In To Kill a Mockingbird, what is the significance of the locations and events that occurred there?1. Finch's house2. Radley house3. Tree where gifts were found4. School5. Miss Maudie's house6....

In To Kill a Mockingbird, what is the significance of the locations and events that occurred there?

1. Finch's house
2. Radley house
3. Tree where gifts were found
4. School
5. Miss Maudie's house
6. Mrs. Dubose's house
7. Cal's church

Asked on by coolio34

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bullgatortail | High School Teacher | (Level 1) Distinguished Educator

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Many of the places in Maycomb seem to follow one of the novel's main themes--that appearances are not always what they seem. Such is true with many of the locations mentioned in your list.

THE FINCH'S HOUSE.  A place of safety, nurturing and education for Scout and Jem, Atticus shares his knowledge here with the kids, offering the good advice that only he can. Dill hides here after he has run away from home, Scout is comforted here by Calpurnia after arguments with Jem, and it is here where Atticus reads to Scout each night. It is one of the few places in Maycomb where bad things never seem to occur.

THE RADLEY HOUSE.  A house of supposed evil, it actually houses the biggest hero of the novel: Boo Radley. Just touching the house is scary to the children at first, but they eventually come to realize that the true evil within was not Boo, but the father who subjected him to the cruel punishment of confinement. 

THE RADLEY OAK TREE.  Oak trees often provide shelter and safe harbor for animals, but the Radley oak proves to be a neutral ground for sharing the secrecy and friendship between Boo and the Finch children. When the knothole is sealed, the relationship between Boo and the kids seemingly end. But the tree becomes important once again at the end of the story when Boo protects Jem and Scout below it, leaving Bob Ewell dead beneath it.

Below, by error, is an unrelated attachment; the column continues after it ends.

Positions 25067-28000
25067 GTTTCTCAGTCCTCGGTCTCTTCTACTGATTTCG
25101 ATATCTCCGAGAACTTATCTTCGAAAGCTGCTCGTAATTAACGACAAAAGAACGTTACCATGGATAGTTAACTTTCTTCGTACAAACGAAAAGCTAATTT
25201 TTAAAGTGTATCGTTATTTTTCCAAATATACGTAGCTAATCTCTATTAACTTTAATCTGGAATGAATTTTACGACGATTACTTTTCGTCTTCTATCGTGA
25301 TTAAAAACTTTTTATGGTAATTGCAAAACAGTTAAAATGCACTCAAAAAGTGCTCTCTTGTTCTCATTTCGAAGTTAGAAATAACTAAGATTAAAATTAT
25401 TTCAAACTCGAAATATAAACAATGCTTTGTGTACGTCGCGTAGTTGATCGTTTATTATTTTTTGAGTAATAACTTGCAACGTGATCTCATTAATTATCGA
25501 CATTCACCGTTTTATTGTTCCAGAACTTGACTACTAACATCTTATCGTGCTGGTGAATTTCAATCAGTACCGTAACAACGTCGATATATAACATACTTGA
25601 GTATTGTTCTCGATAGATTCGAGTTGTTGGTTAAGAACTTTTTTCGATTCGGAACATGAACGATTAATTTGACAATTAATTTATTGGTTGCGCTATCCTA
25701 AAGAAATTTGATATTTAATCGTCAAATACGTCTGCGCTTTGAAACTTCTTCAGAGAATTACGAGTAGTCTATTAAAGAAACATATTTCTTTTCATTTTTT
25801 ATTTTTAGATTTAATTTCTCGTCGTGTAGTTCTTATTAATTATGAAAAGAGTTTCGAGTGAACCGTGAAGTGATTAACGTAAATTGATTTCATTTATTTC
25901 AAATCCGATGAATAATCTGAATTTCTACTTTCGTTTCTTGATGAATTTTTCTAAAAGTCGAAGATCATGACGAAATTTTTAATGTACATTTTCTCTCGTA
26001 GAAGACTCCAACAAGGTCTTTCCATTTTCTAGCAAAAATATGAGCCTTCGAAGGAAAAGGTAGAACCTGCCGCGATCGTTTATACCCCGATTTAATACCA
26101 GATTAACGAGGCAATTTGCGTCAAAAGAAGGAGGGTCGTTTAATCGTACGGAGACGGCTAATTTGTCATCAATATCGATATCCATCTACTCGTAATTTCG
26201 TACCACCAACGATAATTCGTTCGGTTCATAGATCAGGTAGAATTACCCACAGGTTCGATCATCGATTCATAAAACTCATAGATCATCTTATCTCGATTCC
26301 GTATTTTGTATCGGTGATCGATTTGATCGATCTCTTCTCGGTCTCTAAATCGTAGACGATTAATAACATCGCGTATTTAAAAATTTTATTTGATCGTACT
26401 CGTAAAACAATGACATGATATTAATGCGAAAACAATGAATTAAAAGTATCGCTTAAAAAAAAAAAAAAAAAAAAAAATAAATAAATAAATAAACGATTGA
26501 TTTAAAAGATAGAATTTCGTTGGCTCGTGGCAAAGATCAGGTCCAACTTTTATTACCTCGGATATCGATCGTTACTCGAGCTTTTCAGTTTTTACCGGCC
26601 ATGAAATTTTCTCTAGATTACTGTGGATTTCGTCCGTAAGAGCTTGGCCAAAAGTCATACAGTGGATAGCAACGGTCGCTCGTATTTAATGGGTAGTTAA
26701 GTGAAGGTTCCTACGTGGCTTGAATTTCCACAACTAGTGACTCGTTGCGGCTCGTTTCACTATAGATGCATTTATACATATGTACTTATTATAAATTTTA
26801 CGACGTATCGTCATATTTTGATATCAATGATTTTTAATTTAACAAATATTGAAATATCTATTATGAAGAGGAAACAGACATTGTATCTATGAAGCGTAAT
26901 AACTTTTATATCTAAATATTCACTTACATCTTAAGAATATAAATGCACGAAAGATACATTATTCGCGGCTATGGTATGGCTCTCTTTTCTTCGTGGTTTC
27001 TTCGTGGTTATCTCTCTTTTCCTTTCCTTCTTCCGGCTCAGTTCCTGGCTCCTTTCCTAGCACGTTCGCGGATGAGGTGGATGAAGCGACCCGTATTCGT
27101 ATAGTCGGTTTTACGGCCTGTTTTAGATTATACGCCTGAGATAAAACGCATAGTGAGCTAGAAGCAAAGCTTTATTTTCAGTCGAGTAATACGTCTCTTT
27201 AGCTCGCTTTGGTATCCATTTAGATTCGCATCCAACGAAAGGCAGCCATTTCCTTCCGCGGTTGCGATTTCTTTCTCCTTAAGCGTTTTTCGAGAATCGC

THE SCHOOL.  A place where children normally learn about the important things of the world, the school is a bit of a mystery to Scout. Excited about her first day of school, it becomes one of the biggest letdowns of her life, and her teachers--Miss Caroline and Miss Gates--are far from perfect instructors.

MISS MAUDIE'S HOUSE.  A place where Scout enjoys spending evenings on Miss Maudie's porch and where Maudie tends to her garden, this place of happiness and solitude is destroyed by its own hand--probably a chimney fire. Nonetheless, Maudie is happy: She hated it anyway, and she will build a smaller house which will provide more room for her garden.

MRS. DUBOSE'S HOUSE.  Not unlike the Radley house, Jem and Scout hate to walk past it, thanks to the old lady who lives inside. But as Boo is not evil nor responsible for his actions, neither is Mrs. Dubose. It is the morphine that makes her act the way she does and makes the house a place of hostility. Before she dies, she kicks her habit, and Jem even adjusts to reading inside it; after she dies and the house is boarded up, the children no longer fear walking past it.

FIRST PURCHASE CHURCH.  Home of the town's poorest congregation, First Purchase needs a coat of paint, a ceiling and electricity. But the people who worship there are honest and God-fearing, and they welcome visitors, white or black--unlike the other churches in Maycomb. 


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